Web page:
I kinda wish I kept a diary, you know. I start from the point of my own experiences, which are sometimes heavy and difficult to understand, and then I step back out of myself and find universal, relatable aspects of it.
So you don’t feel the full weight of it?
Definitely, and it’s like that in my personal life. I start to realize it’s not all about me. You just learn better ways to deal with it.
But also if you don’t have your shit together, that’s okay too. There’s no time limit. Back in the day, the expectation of “30” was pre-packaged.
I always thought when I turned 30, I’d have it all figured out, but I’m not going to figure all my shit out by December.
[Laughs] The phrase on your press release describing MCIII as a “coming-of-age story” was quite striking. Even if you feel lost, you still have the perspective to tell that story.
Oh definitively, and that’s referring to the second side of the record – the concept record. It’s about a time when I was 19 or 20, that, in retrospect, I’m realizing was the important time in my life. Looking back on it now, I can kind of contextualize what happened and find the positive in it. It’s like a moment in my life that was totally unexpected but changed my path to the direction that I’m still in now.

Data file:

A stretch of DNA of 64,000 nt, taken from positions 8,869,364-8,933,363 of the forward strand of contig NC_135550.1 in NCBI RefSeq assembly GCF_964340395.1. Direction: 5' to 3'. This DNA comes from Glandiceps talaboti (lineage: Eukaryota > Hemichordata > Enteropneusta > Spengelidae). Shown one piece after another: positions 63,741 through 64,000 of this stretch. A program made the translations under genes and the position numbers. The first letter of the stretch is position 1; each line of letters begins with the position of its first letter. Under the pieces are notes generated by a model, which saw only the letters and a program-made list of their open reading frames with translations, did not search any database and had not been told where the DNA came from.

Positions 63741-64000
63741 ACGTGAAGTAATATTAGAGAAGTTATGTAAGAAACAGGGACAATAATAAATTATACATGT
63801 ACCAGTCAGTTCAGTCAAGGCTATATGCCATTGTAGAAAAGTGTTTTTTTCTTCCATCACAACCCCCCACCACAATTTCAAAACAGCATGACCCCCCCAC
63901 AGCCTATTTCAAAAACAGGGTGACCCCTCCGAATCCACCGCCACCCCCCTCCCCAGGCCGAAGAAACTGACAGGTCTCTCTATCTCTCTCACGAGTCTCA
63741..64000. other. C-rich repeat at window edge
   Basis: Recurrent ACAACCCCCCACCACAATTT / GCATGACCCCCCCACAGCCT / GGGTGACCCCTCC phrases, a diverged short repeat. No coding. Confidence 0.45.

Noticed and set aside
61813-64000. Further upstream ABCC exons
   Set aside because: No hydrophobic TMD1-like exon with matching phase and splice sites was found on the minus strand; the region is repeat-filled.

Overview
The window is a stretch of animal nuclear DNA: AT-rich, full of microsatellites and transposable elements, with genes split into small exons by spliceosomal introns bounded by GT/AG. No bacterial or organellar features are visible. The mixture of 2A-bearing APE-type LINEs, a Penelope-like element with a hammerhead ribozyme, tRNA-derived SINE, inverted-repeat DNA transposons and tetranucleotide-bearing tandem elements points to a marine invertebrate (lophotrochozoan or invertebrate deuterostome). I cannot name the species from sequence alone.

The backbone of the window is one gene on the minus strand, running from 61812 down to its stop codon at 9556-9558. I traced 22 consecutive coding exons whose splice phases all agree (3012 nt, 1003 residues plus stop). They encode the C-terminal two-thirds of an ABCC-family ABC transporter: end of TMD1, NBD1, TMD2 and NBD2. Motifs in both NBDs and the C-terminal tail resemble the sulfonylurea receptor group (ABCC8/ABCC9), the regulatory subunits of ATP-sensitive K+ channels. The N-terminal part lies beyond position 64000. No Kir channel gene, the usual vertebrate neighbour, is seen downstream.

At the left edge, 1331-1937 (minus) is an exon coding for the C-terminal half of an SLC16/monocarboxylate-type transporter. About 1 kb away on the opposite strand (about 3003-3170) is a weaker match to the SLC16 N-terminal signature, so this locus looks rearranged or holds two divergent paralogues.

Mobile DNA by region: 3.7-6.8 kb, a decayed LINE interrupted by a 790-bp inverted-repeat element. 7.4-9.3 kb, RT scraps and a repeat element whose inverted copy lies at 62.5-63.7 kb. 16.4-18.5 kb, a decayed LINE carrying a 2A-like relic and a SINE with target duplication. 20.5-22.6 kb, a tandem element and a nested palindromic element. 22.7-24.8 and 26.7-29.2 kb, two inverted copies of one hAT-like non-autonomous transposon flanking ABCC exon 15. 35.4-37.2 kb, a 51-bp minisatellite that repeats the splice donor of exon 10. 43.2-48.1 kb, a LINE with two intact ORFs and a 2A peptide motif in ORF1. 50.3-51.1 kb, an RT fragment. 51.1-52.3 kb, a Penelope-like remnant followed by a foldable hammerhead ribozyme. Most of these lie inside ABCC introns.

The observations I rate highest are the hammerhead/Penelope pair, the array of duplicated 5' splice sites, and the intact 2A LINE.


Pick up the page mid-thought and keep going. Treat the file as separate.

There are songs on both sides that mirror each other. Some of the A-sides act like alarms set to wake the B-sides up. The last track on the A-side, “I’ve Been Loved”, pairs really well with the last track on the B-side, “Circle”, and in both, you speak about similar things.
I like those two a lot. It’s nice you picked those out. That’s the fun part – making sure all parts fit together. There’s similar themes on both sides, but it just kinda happened from two different perspectives that are years apart.